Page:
Remember those "shovel-ready jobs" promised by the Obama-Biden administration in 2011? When many failed to appear after passage of this spending boondoggle, President Obama joked, "Shovel-ready was not as shovel-ready as we expected."
That law, noted Citizens Against Government Waste (CAGW), cost $787 billion, of which $48 billion was supposed to go for infrastructure. It was disingenuously called the American Reinvestment and Recovery Act. Harvard economist Martin Feldstein calculated that each job created would cost taxpayers $200,000. When asked about this statistic in a September 26, 2011 interview with ABC News, Treasury Secretary Timothy Geithner did not dispute the figure, saying, "the price tag is the wrong way to measure the bill's worth." We're hearing similar assertions about the new law.
Welcome to "shovel-ready 2.0" and another swindle that has just been perpetrated on us in the name of "infrastructure." Swindle means "to obtain by fraud or deceit." The administration and congressional Democrats claim the bill will cost us nothing. That's because they have used accounting gimmicks and rely on money they hope will come in through tax increases. Won't that cost something?
The new law is 2,700 pages long. I would bet my house payment that no Member of Congress read it all before voting on it. The Heritage Foundation has dug into the details and revealed items that add to the debt, probably increase already high inflation, and likely boost the cost of essential goods and services.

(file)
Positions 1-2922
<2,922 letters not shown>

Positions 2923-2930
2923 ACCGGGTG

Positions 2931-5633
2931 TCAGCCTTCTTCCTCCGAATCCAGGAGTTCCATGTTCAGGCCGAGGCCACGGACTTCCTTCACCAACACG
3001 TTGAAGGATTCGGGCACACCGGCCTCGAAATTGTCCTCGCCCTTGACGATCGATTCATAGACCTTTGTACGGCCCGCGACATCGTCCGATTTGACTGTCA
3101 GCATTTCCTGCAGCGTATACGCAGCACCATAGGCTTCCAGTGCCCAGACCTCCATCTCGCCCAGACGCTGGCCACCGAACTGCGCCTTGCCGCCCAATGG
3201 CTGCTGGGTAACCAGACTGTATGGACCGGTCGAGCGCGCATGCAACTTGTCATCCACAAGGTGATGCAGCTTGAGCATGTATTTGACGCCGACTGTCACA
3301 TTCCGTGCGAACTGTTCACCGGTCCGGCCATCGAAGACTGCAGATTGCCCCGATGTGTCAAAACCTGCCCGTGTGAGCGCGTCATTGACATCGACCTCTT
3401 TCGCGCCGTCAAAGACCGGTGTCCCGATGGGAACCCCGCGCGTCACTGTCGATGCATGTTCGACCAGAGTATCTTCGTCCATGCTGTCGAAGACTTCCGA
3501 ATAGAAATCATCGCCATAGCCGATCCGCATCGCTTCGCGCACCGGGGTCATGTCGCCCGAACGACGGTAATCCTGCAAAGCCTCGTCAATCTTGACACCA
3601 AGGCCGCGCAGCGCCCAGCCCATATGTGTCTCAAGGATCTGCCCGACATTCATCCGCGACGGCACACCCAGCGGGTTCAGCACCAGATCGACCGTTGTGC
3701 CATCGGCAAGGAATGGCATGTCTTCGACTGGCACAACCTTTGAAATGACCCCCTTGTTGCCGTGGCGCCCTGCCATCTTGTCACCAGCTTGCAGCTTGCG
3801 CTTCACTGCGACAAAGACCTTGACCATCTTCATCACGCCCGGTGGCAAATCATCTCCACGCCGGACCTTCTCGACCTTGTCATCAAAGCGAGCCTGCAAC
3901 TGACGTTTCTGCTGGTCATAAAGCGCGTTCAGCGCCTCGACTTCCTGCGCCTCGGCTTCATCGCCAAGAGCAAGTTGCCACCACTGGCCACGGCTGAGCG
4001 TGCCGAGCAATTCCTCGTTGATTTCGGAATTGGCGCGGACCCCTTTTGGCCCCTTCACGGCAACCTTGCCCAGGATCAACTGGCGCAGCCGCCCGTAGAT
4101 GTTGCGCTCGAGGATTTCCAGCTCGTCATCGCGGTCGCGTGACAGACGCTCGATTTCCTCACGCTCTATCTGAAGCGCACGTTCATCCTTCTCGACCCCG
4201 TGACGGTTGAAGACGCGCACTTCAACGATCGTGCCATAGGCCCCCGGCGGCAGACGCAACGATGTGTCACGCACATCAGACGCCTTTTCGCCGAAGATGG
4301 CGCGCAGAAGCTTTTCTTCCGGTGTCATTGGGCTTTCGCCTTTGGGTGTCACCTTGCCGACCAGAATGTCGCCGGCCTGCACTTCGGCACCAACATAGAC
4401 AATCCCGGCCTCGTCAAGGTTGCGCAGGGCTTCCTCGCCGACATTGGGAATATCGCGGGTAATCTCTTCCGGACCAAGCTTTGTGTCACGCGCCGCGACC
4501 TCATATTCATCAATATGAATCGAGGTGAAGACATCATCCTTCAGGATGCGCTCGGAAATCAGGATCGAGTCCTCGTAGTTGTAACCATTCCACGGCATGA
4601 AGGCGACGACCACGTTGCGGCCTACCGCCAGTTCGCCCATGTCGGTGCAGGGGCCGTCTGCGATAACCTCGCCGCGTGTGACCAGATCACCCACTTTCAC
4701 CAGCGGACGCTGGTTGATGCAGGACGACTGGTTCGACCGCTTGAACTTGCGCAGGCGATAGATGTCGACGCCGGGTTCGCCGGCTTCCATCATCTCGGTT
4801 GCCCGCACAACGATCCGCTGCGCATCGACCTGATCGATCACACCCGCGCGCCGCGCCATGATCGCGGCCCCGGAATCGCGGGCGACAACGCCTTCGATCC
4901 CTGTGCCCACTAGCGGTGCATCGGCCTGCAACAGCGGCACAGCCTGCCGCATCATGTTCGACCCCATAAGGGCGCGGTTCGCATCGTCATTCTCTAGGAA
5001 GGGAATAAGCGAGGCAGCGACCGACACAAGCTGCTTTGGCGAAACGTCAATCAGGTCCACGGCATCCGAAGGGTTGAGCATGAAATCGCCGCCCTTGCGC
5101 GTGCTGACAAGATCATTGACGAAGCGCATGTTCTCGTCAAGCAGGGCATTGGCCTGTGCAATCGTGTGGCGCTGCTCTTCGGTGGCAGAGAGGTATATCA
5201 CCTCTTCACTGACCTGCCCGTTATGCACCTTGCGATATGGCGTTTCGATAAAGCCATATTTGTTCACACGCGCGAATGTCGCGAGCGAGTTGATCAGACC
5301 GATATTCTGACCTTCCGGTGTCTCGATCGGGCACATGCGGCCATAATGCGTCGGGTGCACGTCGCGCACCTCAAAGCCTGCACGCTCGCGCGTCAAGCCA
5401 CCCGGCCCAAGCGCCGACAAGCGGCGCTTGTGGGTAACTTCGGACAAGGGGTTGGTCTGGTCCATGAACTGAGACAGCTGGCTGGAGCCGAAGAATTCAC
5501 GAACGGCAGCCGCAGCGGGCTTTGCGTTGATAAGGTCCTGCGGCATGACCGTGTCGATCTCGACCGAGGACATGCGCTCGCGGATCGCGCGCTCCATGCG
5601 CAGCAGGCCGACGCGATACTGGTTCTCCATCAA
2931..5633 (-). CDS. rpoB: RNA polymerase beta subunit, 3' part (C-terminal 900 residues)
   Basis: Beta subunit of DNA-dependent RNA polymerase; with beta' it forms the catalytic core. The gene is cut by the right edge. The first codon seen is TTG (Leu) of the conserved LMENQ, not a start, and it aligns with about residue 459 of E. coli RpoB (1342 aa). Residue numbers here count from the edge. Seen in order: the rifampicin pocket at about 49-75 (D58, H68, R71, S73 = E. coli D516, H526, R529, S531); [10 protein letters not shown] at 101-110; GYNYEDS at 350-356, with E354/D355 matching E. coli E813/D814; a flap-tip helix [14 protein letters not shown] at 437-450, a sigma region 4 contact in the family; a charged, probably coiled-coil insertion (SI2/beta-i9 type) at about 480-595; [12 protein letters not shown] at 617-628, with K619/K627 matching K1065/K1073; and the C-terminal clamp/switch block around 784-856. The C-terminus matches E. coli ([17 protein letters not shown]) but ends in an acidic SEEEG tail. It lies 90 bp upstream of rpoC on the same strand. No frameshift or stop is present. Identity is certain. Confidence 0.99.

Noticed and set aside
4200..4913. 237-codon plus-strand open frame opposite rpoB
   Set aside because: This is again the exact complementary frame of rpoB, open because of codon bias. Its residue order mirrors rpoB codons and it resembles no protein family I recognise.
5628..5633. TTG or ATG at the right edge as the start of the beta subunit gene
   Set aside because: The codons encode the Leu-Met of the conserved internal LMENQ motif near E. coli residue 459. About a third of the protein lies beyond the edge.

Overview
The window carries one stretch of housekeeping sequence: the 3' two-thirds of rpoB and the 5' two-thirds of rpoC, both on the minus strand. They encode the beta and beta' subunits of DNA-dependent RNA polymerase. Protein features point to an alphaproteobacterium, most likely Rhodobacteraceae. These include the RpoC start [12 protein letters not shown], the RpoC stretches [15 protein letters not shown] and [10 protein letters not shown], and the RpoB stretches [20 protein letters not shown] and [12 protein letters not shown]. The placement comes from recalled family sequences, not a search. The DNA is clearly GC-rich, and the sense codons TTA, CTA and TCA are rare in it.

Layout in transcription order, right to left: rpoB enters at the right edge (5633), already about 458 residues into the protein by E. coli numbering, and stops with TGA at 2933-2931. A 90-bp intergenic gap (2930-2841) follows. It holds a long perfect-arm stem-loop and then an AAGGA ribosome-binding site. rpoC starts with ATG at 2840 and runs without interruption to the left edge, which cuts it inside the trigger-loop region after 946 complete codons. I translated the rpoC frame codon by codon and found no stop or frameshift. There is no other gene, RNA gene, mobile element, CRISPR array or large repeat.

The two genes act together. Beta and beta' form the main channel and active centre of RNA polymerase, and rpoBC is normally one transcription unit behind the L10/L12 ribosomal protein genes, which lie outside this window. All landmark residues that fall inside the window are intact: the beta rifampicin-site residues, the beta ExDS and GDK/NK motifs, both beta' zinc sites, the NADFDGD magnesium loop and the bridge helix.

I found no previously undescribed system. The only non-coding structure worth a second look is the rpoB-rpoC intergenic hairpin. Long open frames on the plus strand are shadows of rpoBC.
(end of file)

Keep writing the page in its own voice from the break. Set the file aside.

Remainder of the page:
For starters, says a team of Heritage analysts, "it bails out the Highway Trust Fund to the tune of $118 billion. The fund suffers from chronic deficits due to overspending. Rather than bring it into balance, senators are whipping out the national credit card, and then pretending they didn't when it comes to keeping score." This is throwing good money after bad, since when it comes to government programs failure is never an excuse to spend less money.
The analysts write: "There is a laundry list of tired budget gimmicks, including the sale of oil from the Strategic Petroleum Reserve, extending long-standing fees, and spectrum sales. Many of these gimmicks have a history of falling short of expectations." See last sentence in the previous paragraph.
The law was sold to the public with promises that airports, highways and bridges will be repaired. In fact, note the Heritage analysts, the law "adds as much new spending to modes like mass transit and Amtrak as it does for highways, even though buses and rail account for only a tiny fraction of travel. Even the value of highway funding is hampered by wasteful set-asides: $2 million per year for bee-friendly landscaping, $50 million per year to combat weeds, and expensive mandates that give unionized contractors a leg up on taxpayer-friendly, non-union shops." If history is a guide, one or more of these set-asides benefit the special interests of members, possibly in exchange for their votes.
It's an old joke, but true: How do you tell when a politician is lying? When his lips are moving. Unlike those who voted for this legislation, take the time to read it yourself, along with the analysis. You will likely conclude they have swindled us again.